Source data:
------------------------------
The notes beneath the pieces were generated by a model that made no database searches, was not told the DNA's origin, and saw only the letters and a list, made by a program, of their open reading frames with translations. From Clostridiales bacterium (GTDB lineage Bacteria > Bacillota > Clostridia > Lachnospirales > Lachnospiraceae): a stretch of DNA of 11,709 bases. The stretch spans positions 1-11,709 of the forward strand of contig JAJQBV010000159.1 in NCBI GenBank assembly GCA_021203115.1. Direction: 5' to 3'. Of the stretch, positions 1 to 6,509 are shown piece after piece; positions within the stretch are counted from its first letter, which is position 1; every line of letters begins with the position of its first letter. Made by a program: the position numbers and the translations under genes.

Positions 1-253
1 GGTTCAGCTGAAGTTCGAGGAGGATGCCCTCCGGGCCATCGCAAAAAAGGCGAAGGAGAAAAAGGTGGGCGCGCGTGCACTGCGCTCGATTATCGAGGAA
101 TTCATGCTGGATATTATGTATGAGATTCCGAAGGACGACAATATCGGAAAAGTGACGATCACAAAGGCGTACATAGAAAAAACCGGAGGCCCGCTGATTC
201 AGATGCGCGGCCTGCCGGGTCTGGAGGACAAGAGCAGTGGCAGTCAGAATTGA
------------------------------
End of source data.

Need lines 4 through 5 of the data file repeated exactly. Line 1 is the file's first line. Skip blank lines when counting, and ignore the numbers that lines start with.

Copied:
101 TTCATGCTGGATATTATGTATGAGATTCCGAAGGACGACAATATCGGAAAAGTGACGATCACAAAGGCGTACATAGAAAAAACCGGAGGCCCGCTGATTC
201 AGATGCGCGGCCTGCCGGGTCTGGAGGACAAGAGCAGTGGCAGTCAGAATTGA